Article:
A car bombing blamed on Kurdish militants rocked the Turkish city of Izmir on Thursday, killing at least two people and triggering a deadly shootout as authorities chased the fugitive killer behind the New Year attack in Istanbul.
The new attack intensified alarm in Turkey after the shooting rampage at Istanbul's Reina nightclub unleashed shortly after revellers rang in 2017, which killed 39 people and was claimed by the Islamic State group.
Just four days after the nightclub carnage, a car bomb exploded outside a courthouse in the Aegean city of Izmir, with authorities blaming the outlawed Kurdistan Workers Party (PKK).
A policeman and a court worker, reportedly a bailiff, were killed, Deputy Prime Minister Veysel Kaynak told reporters.
Police battled "terrorists" in a clash which saw two militants killed. Another escaped, he added.
The state-run Anadolu news agency said two suspects had been detained but it was not clear if they included the pursued militant.
It added that security forces carried out a controlled explosion on a vehicle that the attackers may have been looking to use as a getaway car.
The usually peaceful port city, Turkey's third largest metropolis, is the gateway to the plush beach resorts of the Aegean and rarely sees violence on this scale. It is well west of the PKK's main theatre in southeastern Turkey.
Izmir governor Erol Ayyildiz said initial evidence suggested the PKK -- which has fought a deadly insurgency for over three decades -- was behind the attack.
He said the slain policeman tried to stop the car before it exploded and the "terrorists" then sought to escape as the charge was detonated, triggering the gunfight. Up to seven people were wounded, Ayyildiz added.
Officials praised policeman Fethi Sekin as a hero for preventing a far higher toll by stopping the car and then chasing down the attackers.
"Our brave martyred policeman prevented an even greater disaster from happening," said Prime Minister Binali Yildirim.
Reports said that two Kalashnikovs, seven rockets and eight grenades were seized, indicating the attackers may have planned a rampage inside the court complex.
In a statement, President Recep Tayyip Erdogan vowed that Turkey would not allow terror to "strike fear into the nation and polarise society".
German Foreign Minister Frank-Walter Steinmeier said he was saddened that Turkey "within just a few days has again become victim of an attack".
- 'Uighur origin' -
Turkish authorities meanwhile were seeking to close in on the Istanbul club attacker, who slipped into the night after spraying 120 bullets at terrified partygoers celebrating New Year.
Of the 39 dead, 27 were foreigners including citizens from Lebanon, Saudi Arabia, Israel, Iraq and Morocco.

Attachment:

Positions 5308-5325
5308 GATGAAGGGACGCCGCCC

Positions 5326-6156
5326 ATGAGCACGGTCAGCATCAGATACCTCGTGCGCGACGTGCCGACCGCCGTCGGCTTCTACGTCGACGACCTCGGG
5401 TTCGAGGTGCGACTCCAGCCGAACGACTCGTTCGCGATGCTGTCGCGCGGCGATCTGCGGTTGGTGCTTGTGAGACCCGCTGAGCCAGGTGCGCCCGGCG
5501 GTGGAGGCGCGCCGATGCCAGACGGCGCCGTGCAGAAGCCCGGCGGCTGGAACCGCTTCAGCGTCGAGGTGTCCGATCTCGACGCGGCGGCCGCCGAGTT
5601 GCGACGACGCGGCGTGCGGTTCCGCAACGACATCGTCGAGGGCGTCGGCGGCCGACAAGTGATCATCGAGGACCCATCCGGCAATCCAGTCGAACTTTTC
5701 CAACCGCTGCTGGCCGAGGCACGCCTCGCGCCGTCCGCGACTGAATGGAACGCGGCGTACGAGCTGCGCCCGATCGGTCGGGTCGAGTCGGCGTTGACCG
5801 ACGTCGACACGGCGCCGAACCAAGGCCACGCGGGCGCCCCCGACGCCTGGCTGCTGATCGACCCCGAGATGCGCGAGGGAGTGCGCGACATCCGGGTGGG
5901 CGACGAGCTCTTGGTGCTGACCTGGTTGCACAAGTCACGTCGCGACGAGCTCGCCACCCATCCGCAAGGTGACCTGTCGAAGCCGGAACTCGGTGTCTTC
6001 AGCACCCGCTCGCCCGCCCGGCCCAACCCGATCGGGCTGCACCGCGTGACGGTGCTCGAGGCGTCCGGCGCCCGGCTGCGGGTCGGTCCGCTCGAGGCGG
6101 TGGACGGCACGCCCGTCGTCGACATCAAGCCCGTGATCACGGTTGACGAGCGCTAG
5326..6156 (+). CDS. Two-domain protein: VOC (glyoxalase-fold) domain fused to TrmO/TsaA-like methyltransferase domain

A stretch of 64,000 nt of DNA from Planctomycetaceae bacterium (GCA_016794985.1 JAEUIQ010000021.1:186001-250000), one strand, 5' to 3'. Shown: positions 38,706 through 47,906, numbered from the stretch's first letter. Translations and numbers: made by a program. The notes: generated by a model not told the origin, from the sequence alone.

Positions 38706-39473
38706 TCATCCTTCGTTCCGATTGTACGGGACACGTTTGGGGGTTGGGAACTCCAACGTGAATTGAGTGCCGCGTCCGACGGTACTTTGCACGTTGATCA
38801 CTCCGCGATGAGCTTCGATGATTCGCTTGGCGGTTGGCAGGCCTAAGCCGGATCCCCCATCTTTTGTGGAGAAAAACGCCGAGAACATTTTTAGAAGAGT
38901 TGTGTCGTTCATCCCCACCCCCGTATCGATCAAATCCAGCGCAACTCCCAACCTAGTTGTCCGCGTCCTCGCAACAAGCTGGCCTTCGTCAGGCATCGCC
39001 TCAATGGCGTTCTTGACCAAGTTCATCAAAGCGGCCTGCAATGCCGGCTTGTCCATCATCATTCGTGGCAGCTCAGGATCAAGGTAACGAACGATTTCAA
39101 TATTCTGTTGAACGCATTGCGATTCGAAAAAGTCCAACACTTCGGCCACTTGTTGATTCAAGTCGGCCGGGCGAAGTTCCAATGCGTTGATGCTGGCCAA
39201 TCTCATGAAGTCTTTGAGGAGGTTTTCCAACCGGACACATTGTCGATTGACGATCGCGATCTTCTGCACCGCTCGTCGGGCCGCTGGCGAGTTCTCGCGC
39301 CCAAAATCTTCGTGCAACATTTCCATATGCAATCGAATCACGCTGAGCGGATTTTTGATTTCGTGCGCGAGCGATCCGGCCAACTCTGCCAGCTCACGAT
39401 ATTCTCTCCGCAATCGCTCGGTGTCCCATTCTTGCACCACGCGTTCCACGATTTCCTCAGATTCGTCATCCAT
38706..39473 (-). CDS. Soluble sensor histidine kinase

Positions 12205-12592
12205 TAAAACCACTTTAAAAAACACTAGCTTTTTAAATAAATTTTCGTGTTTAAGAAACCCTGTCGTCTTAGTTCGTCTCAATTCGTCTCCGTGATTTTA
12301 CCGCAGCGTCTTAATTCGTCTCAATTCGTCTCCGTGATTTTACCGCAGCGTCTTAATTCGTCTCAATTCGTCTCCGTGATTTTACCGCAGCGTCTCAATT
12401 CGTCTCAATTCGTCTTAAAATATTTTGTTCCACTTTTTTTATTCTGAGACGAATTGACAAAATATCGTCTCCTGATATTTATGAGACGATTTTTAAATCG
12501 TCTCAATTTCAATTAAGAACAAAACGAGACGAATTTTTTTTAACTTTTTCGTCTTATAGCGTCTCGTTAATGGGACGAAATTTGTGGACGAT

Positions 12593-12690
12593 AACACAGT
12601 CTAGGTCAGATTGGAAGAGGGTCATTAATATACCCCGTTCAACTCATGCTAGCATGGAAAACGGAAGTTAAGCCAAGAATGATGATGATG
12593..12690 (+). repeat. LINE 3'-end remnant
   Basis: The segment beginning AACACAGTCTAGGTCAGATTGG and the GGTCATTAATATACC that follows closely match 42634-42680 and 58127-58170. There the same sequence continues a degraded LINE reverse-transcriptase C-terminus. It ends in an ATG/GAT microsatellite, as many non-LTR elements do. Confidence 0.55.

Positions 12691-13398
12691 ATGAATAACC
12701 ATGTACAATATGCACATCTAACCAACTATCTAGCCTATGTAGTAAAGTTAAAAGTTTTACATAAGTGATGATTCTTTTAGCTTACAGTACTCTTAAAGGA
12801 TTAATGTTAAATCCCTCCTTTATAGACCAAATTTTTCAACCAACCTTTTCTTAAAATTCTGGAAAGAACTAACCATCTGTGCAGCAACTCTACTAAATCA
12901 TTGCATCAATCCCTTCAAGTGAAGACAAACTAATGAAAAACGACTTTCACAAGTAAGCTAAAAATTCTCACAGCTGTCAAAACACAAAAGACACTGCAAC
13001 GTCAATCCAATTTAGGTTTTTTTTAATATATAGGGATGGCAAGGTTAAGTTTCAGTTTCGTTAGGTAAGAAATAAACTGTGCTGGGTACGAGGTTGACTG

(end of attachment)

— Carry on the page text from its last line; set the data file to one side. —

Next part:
Kaynak said the attacker was likely a Turkic Uighur and reports have indicated the authorities are looking into the possible existence of a cell, also including other jihadists from Central Asia.
Most Uighurs, an eastern Turkic group, live in the Xinjiang region of China, although there are also significant populations in ex-Soviet Central Asian states.
IS took responsibility for the massacre in a statement on Monday, the first time it has issued a clear and undisputed claim for a major attack inside Turkey.
Kaynak told A-Haber television that airports had taken measures to ensure the killer did not flee Turkey and Dogan news agency reported that authorities had tightened land borders.
"The security forces are aware of who the terrorist is. We are also aware of the probable place where he might be," Kaynak added, without giving further details.
Kaynak described the massacre as "sophisticated and well planned", suggesting the gunman is part of a "well formed cell".
- Families detained in Izmir -
Special forces detained several people of Uighur origin suspected of links with the Istanbul attack on the outskirts of the city on Thursday, Anadolu said.
Excluding the latest arrests, at least 36 had been detained in the probe by Wednesday.
Authorities had on Tuesday detained 20 adults -- along with 20 of their children -- from three families in Izmir. There was no indication of any link to the bombing in the city.
Those held had moved to Izmir on December 10 from the central city of Konya, where they are suspected of having been in touch with the Istanbul killer during his stay there.
Police are investigating possible links to IS of the suspects, who include Uighurs, Kyrgyz citizens and suspects from the Russian Caucasus region of Dagestan.
The latest attacks come after Turkey suffered a bloody year in 2016 when multiple bombings blamed on Kurdish militants and IS jihadists killed hundreds of people.
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